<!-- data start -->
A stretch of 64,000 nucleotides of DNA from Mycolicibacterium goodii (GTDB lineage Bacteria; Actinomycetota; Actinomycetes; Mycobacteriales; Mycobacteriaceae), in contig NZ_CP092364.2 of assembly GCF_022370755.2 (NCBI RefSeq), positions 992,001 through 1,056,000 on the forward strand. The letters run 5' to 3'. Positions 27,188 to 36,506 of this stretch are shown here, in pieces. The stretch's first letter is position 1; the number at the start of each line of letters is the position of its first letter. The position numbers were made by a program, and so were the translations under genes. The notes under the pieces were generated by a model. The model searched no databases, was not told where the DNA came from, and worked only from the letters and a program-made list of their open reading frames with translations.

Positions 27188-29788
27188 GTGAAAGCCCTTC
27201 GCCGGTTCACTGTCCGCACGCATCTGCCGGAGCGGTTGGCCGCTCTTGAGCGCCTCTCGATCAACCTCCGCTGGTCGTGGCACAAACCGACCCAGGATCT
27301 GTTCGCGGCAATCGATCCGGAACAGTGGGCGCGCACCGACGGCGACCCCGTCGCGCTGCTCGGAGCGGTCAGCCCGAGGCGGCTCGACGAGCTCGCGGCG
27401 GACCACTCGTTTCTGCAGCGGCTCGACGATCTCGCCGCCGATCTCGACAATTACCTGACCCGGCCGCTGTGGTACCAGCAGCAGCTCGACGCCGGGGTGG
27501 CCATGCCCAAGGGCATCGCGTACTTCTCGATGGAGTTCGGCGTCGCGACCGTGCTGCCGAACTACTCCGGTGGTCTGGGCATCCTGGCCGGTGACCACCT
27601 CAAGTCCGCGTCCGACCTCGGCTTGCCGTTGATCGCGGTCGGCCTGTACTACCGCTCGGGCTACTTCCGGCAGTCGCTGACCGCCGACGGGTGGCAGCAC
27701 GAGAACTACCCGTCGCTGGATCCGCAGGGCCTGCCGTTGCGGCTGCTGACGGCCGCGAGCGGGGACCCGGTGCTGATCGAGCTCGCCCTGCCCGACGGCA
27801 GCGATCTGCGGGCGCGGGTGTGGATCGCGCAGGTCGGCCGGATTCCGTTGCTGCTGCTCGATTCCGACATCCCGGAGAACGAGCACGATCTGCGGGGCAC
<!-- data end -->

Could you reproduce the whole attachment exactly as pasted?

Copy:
A stretch of 64,000 nucleotides of DNA from Mycolicibacterium goodii (GTDB lineage Bacteria; Actinomycetota; Actinomycetes; Mycobacteriales; Mycobacteriaceae), in contig NZ_CP092364.2 of assembly GCF_022370755.2 (NCBI RefSeq), positions 992,001 through 1,056,000 on the forward strand. The letters run 5' to 3'. Positions 27,188 to 36,506 of this stretch are shown here, in pieces. The stretch's first letter is position 1; the number at the start of each line of letters is the position of its first letter. The position numbers were made by a program, and so were the translations under genes. The notes under the pieces were generated by a model. The model searched no databases, was not told where the DNA came from, and worked only from the letters and a program-made list of their open reading frames with translations.

Positions 27188-29788
27188 GTGAAAGCCCTTC
27201 GCCGGTTCACTGTCCGCACGCATCTGCCGGAGCGGTTGGCCGCTCTTGAGCGCCTCTCGATCAACCTCCGCTGGTCGTGGCACAAACCGACCCAGGATCT
27301 GTTCGCGGCAATCGATCCGGAACAGTGGGCGCGCACCGACGGCGACCCCGTCGCGCTGCTCGGAGCGGTCAGCCCGAGGCGGCTCGACGAGCTCGCGGCG
27401 GACCACTCGTTTCTGCAGCGGCTCGACGATCTCGCCGCCGATCTCGACAATTACCTGACCCGGCCGCTGTGGTACCAGCAGCAGCTCGACGCCGGGGTGG
27501 CCATGCCCAAGGGCATCGCGTACTTCTCGATGGAGTTCGGCGTCGCGACCGTGCTGCCGAACTACTCCGGTGGTCTGGGCATCCTGGCCGGTGACCACCT
27601 CAAGTCCGCGTCCGACCTCGGCTTGCCGTTGATCGCGGTCGGCCTGTACTACCGCTCGGGCTACTTCCGGCAGTCGCTGACCGCCGACGGGTGGCAGCAC
27701 GAGAACTACCCGTCGCTGGATCCGCAGGGCCTGCCGTTGCGGCTGCTGACGGCCGCGAGCGGGGACCCGGTGCTGATCGAGCTCGCCCTGCCCGACGGCA
27801 GCGATCTGCGGGCGCGGGTGTGGATCGCGCAGGTCGGCCGGATTCCGTTGCTGCTGCTCGATTCCGACATCCCGGAGAACGAGCACGATCTGCGGGGCAC